On the next day, I start my exploration of the city after a short breakfast by walking up the big avenue 9 de Julio till the obelisk. After a few minutes, I can’t help having a feeling of “Dรฉja-vรน” and suddenly I understand why Buenos Aires is called the Paris of South America. Indeed a lot of things have a Paris flair, among others the way the streets are organized, the decoration in the subway, the restaurants or the not so friendly people in the street ;). I then walk towards the Plaza de Mayo, but stop at Peru street level to watch a surprise concert of a famous Argentinian singer, Ciro.
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I only have time to watch one song as I have to meet my friend Ariel for lunch. Ariel is a former colleague of mine and when we were working together in Switzerland, he did a very good job promoting the Malbec Wine from Argentina ๐Ÿ˜‰ I meet Ariel not far from his office and we then walk towards Puerto Madero to have a nice sandwich near the ecological reserve.
After lunch, I head back to Plaza Mayo to take a look at the main touristic point of interests: the metropolitan cathedral where the actual pope used to be the bishopย and other government buildings.

I spend day 2 visiting the district of Palermo. This area is known for its green spaces.

I enjoy walking around in the park and particularly the Japanese garden which reminds me of my visit in Japan at the beginning of my trip.

As it starts raining in the afternoon, I take some time to visit the MALBA, the museum of Latino arts of Buenos Aires. The exhibitions are similar to what could be found in a museum of contemporary art. The biggest one at the moment is a collection of art pieces produced by Yoko Ono.

On day 3, I spend the afternoon in the Recoleta district. In one of the park, I find by chance an interesting art fair. After that, I spend several hours walking around the graves at the Recoleta cemetery. This cemetery is very famous as a lot of Argentinian celebrities are buried there, actors, actresses but also political leaders or businessmen. The most photographed burial house is with no doubts the one of the Peron family where Eva Peron aka Evita is resting.

In the evening, I am invited for an Argentinian BBQ called Parilla at my friend Ariel. He picks me up at my hostel and on the way to his house in a township nearby, I get an interesting cultural lesson. A lot of small police stations and policemen are present along the motorway. As I ask Ariel if they are here to control the speed, he tells me that they are actually not here because of that, but to prevent people from the poor areas along the road to throw stones at the cars to make them stop and then attack of hijack them ๐Ÿ™‚ The BBQ is delicious, grilled meat and nice red wine are always a good combination ๐Ÿ™‚

On day 4, I decide to explore two parts of the city next to my hostel, San Telmo and La Boca. San Telmo is a nice artistic area with a lot of cafes and restaurants and some art galleries and museums. I spend the late morning at the San Telmo Sunday street fair located two blocks from my hostel. It is a nice weekend market where local artists gather to sell their creations. The objects are very diverse and range from small paintings to mini sculptures made from recycled material.
After lunch, I jump in a bus to move a few blocks further to the La Boca district. This district is a bit poorer but the main street is famous for its colorful houses. As it is a very touristic area, a lot of western style restaurants with round the clock Tango shows can also be found there, which in my opinion makes the place a bit less authentic. I also take some pictures of the stadium of the famous soccer club Boca Junior.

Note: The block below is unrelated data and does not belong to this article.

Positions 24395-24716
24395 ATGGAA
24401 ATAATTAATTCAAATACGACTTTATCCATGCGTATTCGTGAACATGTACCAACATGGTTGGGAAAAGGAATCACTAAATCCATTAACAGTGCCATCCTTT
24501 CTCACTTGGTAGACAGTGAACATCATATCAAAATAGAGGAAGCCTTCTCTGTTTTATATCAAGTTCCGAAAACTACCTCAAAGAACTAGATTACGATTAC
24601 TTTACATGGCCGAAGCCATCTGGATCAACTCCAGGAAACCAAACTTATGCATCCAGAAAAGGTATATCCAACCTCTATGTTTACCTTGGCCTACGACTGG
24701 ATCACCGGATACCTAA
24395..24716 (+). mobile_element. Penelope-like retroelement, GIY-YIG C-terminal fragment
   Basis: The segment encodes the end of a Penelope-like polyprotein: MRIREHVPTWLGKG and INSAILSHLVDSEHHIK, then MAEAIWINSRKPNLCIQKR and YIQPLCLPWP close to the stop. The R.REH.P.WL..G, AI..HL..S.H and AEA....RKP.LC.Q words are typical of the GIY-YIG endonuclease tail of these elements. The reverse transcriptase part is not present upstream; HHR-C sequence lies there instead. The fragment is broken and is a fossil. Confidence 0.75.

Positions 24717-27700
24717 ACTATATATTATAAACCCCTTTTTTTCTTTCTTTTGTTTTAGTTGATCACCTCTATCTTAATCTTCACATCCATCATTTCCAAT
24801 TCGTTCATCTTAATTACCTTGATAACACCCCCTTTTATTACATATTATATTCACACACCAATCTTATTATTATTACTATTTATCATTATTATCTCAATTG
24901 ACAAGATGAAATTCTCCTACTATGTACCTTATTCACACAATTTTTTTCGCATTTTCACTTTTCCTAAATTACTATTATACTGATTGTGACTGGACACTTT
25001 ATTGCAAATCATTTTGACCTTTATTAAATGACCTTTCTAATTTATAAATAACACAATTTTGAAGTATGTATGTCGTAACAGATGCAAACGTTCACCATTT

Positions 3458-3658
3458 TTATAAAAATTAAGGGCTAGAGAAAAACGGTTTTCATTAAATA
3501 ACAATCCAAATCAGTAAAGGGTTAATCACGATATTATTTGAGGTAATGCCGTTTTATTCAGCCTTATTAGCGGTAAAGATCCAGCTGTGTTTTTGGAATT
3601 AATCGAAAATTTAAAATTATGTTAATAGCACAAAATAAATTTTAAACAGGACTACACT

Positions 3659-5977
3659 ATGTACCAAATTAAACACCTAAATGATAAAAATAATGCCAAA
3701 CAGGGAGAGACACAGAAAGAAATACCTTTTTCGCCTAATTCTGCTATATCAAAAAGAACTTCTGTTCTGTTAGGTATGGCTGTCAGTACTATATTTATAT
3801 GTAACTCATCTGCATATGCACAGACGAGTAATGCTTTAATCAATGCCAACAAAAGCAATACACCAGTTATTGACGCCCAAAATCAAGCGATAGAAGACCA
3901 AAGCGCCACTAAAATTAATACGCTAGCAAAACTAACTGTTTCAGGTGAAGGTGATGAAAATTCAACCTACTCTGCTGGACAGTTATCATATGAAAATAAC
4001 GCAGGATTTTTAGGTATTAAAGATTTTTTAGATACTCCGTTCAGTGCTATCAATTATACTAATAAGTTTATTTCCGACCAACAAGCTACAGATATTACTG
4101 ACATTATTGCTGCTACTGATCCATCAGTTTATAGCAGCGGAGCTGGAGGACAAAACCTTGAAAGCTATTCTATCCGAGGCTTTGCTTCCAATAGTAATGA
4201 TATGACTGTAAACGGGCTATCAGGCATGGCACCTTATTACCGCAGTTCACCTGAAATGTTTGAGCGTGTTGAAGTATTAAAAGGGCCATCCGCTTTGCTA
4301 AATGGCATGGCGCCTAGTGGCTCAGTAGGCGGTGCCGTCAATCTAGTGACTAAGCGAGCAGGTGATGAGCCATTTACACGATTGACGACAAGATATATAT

On day 5, I follow my friend Ariel’s suggestion and make a day trip to the nearby city of Colonia in Uruguay (not the one in Germany ๐Ÿ˜‰ ) to get a new stamp in my passport. The journey starts quite early as the boat crossing the 50km large river departs at 09:00am. Once again the border crossing experience is catastrophic. There are 12 counters open and the Argentinian and Uruguayan offices are just next to each other so it should have gone fast to get our passports stamped. However the immigration officers are working as uncoordinated as at the Chilean/Argentinian border and we are sent from one counter to another without really knowing why. With the other “foreigners”, we are a bit upset at first, but the whole situation is so ridiculous that we finally have a good laugh altogether. One British couple have the record: they were sent to 4 different counters to get 2 stamps ๐Ÿ˜€
The boat crossing takes a little bit more than 1 hour. The exploration of the city is quite fast. Colonia is a very small former colonial city and there’s not so much to do except to take pictures of the old colonial style buildings, watch the fishermen working on the beach and again eat meat with a nice glass of red wine ๐Ÿ™‚

I take the boat back to Buenos Aires at the end of the afternoon. We arrive in town at sunset and it’s very nice to see the sun going down and fading away in the harbor.
I wake up quite early the next morning to take a shuttle to the airport. After 4 amazing weeks in Argentina, I am now flying to Jacarei near Sao Paulo in Brazil to visit my friends Mel&Cedric and their daughter Helena.
The program of the 4 days is quite light. The idea is not to do a lot of touristic activities but to recover a bit and spend quality time with my friends. This involves walking with Helena in parks around Jacarei, eating a lot of light Brazilian food (and particularly grilled meat) and drinking home made beer ๐Ÿ™‚

As October 12th is a bank holiday in Brazil, we take the opportunity to make a day trip to Santo Antonio Do Pinhal. There we go for a hike of a few km that leads us to a very rewarding endpoint: an ice cream shop ๐Ÿ™‚

Saturday October 15th is my last day in Brazil. We spend the late morning and the afternoon in Sao Paulo in the Ibirapuera park. We enjoy the nice weather walking around and spend some time in the museum of contemporary art. One of the exhibition is about the influence of African art on the Brazilian folklore. This is for me a very good introduction to my next destination.

Indeed, at around 15:00, Mel, Cedric and Helena drop me off at the Sao Paulo international airport. After about 3,5 months in South America and after exactly 11 months traveling in total, I am excited to take the plane to Johannesburg, South Africa where I’ll start exploring the African continent!

Hasta Luego South America, you definitely surprised me many times. Africa here I come!